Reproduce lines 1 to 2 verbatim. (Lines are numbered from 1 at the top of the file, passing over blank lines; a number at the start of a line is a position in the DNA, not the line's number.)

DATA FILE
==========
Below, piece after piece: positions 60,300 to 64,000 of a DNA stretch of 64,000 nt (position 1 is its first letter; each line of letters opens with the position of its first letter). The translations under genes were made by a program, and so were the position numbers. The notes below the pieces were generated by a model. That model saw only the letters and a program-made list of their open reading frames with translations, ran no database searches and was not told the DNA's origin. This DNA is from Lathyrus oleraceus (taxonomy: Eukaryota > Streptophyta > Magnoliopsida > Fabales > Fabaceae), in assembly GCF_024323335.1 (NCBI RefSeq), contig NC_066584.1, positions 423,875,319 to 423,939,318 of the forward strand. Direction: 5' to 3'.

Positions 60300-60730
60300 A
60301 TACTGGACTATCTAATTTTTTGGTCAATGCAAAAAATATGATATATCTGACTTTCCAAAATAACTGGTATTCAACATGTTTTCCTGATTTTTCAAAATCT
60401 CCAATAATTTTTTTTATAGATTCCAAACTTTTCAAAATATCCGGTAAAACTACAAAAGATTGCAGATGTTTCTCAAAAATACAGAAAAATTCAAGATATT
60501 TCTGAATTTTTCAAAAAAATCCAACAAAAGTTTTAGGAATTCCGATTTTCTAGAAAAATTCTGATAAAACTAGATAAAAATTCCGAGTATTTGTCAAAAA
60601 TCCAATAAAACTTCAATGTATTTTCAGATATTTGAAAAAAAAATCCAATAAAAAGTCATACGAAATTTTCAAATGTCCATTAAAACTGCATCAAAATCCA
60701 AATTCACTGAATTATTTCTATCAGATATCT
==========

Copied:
Below, piece after piece: positions 60,300 to 64,000 of a DNA stretch of 64,000 nt (position 1 is its first letter; each line of letters opens with the position of its first letter). The translations under genes were made by a program, and so were the position numbers. The notes below the pieces were generated by a model. That model saw only the letters and a program-made list of their open reading frames with translations, ran no database searches and was not told the DNA's origin. This DNA is from Lathyrus oleraceus (taxonomy: Eukaryota > Streptophyta > Magnoliopsida > Fabales > Fabaceae), in assembly GCF_024323335.1 (NCBI RefSeq), contig NC_066584.1, positions 423,875,319 to 423,939,318 of the forward strand. Direction: 5' to 3'.

Positions 60300-60730